Tories’ £2bn funding lie

NHS: the money’s running out

People's March for NHS, photo Simon Elliott

People’s March for NHS, photo Simon Elliott   (Click to enlarge: opens in new window)

An NHS nurse

The money is running out – at Medway Foundation Trust in Kent, maybe as early as January.

Health Secretary Jeremy Hunt’s additional “winter pressures” payments won’t even touch the sides. Nor will Chancellor George Osborne’s £2 billion nationally – much of it is already in the NHS budget anyway! And shadow chancellor Ed Balls’ £2.5 billion pledge is shallow one-upmanship, not a substantial answer.

Meanwhile, the media – swarming all over north Kent last month because of the by-election – have decamped to London. Ukip’s Mark Reckless retained the seat he first won as a Tory. But none of the parties who stood in November could offer solutions to the NHS crisis being borne out at Medway Hospital. The Daily Telegraph recently branded it “the worst in the country”.


Formerly a ship building centre, Medway is plagued with poverty related health problems and industrial disease. Despite understaffing, enormous pressure on beds and rotten senior management, the hospitals regulator found care in most areas to be good to excellent.

The emergency department bore the brunt of criticisms. Equipped for 50,000 patients a year but seeing in excess of 90,000, services are under strain. A&E nurses hold the fort, absorbing the emotional fallout of inhumane working conditions.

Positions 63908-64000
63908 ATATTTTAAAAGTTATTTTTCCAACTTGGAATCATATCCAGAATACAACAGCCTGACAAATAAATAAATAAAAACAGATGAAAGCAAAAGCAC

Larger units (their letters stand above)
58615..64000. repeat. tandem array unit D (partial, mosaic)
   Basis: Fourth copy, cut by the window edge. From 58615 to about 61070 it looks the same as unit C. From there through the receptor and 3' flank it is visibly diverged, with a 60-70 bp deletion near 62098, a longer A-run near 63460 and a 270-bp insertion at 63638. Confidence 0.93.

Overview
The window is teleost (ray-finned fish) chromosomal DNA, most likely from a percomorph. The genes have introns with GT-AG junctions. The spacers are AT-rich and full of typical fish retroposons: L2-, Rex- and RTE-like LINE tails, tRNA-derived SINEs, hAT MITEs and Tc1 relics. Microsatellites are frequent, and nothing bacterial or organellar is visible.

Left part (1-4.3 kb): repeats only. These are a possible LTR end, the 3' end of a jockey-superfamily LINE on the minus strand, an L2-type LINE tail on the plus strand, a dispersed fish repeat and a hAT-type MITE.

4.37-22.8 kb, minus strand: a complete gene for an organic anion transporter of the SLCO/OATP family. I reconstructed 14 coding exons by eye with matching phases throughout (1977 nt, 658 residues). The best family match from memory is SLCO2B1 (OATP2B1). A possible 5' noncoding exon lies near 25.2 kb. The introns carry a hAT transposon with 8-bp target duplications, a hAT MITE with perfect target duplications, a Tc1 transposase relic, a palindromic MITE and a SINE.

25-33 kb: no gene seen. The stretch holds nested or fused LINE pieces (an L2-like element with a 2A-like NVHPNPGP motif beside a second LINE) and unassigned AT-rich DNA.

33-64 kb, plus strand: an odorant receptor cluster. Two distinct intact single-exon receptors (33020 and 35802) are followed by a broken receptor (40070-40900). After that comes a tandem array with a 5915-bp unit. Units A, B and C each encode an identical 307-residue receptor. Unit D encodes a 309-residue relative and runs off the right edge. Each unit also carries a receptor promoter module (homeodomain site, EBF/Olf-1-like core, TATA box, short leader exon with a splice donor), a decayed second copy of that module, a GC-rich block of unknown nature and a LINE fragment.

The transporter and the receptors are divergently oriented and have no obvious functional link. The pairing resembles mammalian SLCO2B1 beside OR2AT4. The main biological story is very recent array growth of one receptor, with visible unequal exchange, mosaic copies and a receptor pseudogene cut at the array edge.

Emergency departments in surrounding areas have been cut, making Medway the nearest A&E for half a million people. Labour’s drive to make hospitals “foundation trusts” – competing businesses – means many have cut loss makers like emergency care.

Cuts by the current government and local councils have compounded the crisis. Even Hunt admitted recently he takes his children to A&E because it’s quicker than accessing the family GP.

The government’s rejection of even a paltry 1% pay increase in the NHS has provoked widespread industrial action. It has brought in groups who have never struck before, such as midwives.


Without a clear strategy from health union leaders, many workers are voting with their feet. Twice as many nurses left Medway Hospital as were recruited last month, leaving an ever decreasing pool of ever more junior staff to pick up the slack.

Hospital bosses stagger from blunder to expensive blunder. Outside the hospital, community care packages in one area fall short of demand at a rate of five to one.

So funding healthcare will be the key issue in Medway, and high on voters’ minds everywhere, come the general election. The Socialist Party is part of the Trade Unionist and Socialist Coalition, standing candidates against all cuts in May 2015 (see page 7).

The Socialist Party demands:

■ Reversal of all cuts and closures, including emergency departments and ward beds, in Medway and nationally

■ Reversal of all privatisation – cancel all Private Finance Initiative debt!

■ Ending of foundation trusts and the anarchy of the internal market

■ Statutory nursing and midwifery staffing levels based on patient need

■ An integrated national health and social care service, publicly owned and democratically controlled – to deliver free, high quality care for all